Haymarket Riot


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Related to Haymarket Riot: Haymarket Square Riot, Homestead Strike

Haymarket Riot

Chicago labor dispute erupted into mob scene (1886). [Am. Hist.: Van Doren, 297]
See: Riot
References in periodicals archive ?
In 1976, when Mayor Daley removed the Police Monument from Haymarket and relocated it to Central Police Headquarters, the substitution became more complete: Haymarket Square no longer was framed by the bronze statue and its narrative of the Haymarket Riot. However, the Waldheim memorial still offered its account, and labor activists sought to strengthen the link between the two sites in order to counter the presence of the Police Monument and the absence in public memory of the Haymarket Massacre.
And it was there she met Lola Maverick Lloyd, suffragist, mother and daughter-in-law of Henry Demarest Lloyd, the influential financial editor of the Chicago Times who later converted to writing about social justice after witnessing the bloody 1896 Haymarket Riot. Lola's husband, William, had grown up in this liberal tradition, and approved of Lola's work on behalf of women's suffrage and pacifism.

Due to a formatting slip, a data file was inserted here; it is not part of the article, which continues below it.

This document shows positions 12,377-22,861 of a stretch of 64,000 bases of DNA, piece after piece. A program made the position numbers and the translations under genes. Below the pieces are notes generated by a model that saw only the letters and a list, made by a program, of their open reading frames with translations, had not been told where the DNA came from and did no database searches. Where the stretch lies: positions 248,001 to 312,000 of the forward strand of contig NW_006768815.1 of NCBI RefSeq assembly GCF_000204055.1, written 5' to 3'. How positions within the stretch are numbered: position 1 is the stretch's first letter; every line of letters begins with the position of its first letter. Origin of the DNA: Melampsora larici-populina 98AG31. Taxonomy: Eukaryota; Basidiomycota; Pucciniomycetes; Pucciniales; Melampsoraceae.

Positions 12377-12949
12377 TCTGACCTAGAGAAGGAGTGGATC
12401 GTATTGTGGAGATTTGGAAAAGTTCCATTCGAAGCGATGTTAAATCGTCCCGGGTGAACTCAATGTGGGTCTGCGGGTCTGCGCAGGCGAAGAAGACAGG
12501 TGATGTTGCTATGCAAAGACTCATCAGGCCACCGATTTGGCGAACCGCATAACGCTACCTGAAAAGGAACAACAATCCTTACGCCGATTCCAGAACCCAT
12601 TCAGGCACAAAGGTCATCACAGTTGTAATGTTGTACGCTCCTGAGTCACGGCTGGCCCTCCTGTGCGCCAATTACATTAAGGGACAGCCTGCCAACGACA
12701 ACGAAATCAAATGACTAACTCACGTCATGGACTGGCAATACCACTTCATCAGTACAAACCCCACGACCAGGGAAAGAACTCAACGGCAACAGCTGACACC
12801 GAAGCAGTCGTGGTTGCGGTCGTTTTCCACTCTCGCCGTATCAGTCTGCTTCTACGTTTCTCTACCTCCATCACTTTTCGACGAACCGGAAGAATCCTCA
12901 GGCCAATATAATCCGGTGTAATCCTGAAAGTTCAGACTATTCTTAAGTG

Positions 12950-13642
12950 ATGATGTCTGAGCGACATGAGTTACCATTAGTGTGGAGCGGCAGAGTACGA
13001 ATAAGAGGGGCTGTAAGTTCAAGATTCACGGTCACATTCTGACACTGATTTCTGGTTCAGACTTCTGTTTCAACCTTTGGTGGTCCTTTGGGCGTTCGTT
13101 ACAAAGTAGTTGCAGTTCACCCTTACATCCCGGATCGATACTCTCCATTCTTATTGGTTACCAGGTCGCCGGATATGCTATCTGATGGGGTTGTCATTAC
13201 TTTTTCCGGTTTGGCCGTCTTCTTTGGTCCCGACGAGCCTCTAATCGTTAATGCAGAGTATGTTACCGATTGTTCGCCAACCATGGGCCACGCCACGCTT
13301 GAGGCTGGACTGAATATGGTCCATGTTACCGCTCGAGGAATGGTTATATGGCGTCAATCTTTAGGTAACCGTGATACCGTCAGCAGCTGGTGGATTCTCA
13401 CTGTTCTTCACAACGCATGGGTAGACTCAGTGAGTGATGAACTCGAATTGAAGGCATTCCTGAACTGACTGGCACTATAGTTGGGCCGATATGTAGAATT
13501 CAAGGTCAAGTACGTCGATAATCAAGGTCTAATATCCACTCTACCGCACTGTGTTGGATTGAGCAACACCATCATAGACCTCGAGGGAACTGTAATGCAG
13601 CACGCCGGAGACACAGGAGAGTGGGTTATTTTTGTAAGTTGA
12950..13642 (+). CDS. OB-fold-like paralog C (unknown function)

The Haymarket Riot of 1886, for example, exposed many of the tensions in American culture over the place of radicalism and immigrants in American culture.
Further, although the Estey craftsmen were well cared for in comparison to the industrial standards of the day (or more precisely, the lack of standards, leading to events such as the Haymarket riot in Chicago), Waring maintains that they were still barred from the "upper echelons of the business" (p.
In mines in the West, sugar fields in the South, and textile manufacturing in the Northeast, walkouts were countered with strikebreakers; there were many confrontations like the Haymarket Riot in Chicago, resulting in labor leaders being branded as socialists and anarchists.
The participants themselves linked the episode to the same industrial history that produced the Haymarket Riot, among other incidents.
The Haymarket Riot, Homestead Strike, Pullman Strike, Coeur d'Alene, Telluride, Wheatlands Hops, Ludlow Massacre, Steel Strike of 1919, and the sit down strikes of the 1930s plus many more testify to the obvious existence of profound social discontent.
The resulting public furor over the Haymarket riot ended any hope that the eight-hour gains would soon be achieved.